Charles Payne

It was the best of times and it wasn't the worst of times.

This Dickensian tale of woe being woven by the left is a dangerous gambit for several reasons. On the one hand, they could blow it badly for themselves if people begin to realize how many years have been afforded by the high tax and high regulation approach to governing. On the other hand, they could stay in power and really have to follow up on the rhetoric. This would mean curbing the crony capitalism that coupled with unions is the financial base of the movement. For sure it would mean America would descend further into the abyss of self-doubt and self-loathing.

Despite all the efforts to remake America, and the obvious collateral damage, this still isn't the worst of times. When President Obama was being sworn in it wasn't the worst of times, either. And while things have gotten better, we know they could actually be a whole lot better for a lot more people if the nation was simply allowed to be America. Instead natural anxiety (in the wake of the meltdown) has been stoked into fear pushing more people to the sidelines, or making them more willing to ditch the blueprint for greatness.

It's interesting the people let down the most by left-leaning polices are the most willing to embrace more.

We aren't talking about the Blame Bush thing anymore, although it still gets mileage. We're talking about something for more dangerous....blame capitalism.

The arsonists were given a box of matches and now they're asking for flamethrowers. This is sick, man but we have evidence to show why it doesn't work.

The Sick Man of Europe

The big push to make America fairer is often supported by the cries of "look at France" which seems odd since the last thing we want is to be a nation that's drifted for a couple of decades and now is forced to punish success even further through a "millionaire" tax of 75% above that threshold.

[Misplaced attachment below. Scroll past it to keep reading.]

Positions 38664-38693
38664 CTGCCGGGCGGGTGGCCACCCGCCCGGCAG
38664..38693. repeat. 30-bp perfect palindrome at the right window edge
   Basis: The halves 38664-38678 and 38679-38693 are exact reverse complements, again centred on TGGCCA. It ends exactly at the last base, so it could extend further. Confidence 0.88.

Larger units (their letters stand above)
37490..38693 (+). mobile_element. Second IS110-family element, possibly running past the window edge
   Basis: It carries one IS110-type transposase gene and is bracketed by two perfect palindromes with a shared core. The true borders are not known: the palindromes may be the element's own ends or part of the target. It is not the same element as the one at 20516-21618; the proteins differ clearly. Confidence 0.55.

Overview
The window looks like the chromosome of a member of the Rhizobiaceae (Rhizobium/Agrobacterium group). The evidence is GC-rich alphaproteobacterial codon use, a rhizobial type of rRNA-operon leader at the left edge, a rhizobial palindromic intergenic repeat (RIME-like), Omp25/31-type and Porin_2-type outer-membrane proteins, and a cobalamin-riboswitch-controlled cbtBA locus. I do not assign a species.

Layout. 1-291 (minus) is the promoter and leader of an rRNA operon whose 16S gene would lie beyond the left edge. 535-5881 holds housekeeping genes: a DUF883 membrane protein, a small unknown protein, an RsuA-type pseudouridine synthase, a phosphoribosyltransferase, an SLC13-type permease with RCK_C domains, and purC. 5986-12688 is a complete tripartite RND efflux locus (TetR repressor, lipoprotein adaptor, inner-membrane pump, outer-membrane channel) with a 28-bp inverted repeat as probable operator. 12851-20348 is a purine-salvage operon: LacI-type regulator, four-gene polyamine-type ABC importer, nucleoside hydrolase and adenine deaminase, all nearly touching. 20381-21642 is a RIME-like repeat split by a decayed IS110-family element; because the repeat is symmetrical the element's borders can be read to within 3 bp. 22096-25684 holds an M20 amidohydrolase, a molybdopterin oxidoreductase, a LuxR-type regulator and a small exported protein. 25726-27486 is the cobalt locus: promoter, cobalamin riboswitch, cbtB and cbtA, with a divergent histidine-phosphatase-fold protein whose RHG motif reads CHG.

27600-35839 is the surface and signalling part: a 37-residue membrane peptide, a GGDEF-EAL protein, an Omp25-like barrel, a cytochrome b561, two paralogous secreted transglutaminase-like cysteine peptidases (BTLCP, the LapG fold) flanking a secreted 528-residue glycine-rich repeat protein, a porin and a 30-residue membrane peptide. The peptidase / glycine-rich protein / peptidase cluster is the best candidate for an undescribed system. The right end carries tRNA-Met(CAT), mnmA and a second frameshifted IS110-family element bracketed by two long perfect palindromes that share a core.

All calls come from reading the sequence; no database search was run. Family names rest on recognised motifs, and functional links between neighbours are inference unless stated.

After all the efforts to make Greece, Spain and Portugal even Italy and Ireland having to accept austerity to clean up lavish promises and underachievement, now France is the sick man of the continent. Youth unemployment is 36.8% a 16 year high and not about to get better anytime soon. The country boast a lot of millionaires but few mega rich and few newly minted millionaires as government simply milks fortunes already accumulated.

In the next decade, there's a good chance France will fall out of the top ten economies in the world...but they'll still have their arrogance and croissants and pride of knowing they fairly limited dreams and goals. This is not what we want from America.


Charles Payne

Charles V. Payne is a regular contributor to the Fox Business and Fox News Networks. He is also the Chief Executive Officer and Principle Analyst of Wall Street Strategies, Inc. (WSSI), founded in 1991 which provides subscription analytical services to both individual and institutional investors.
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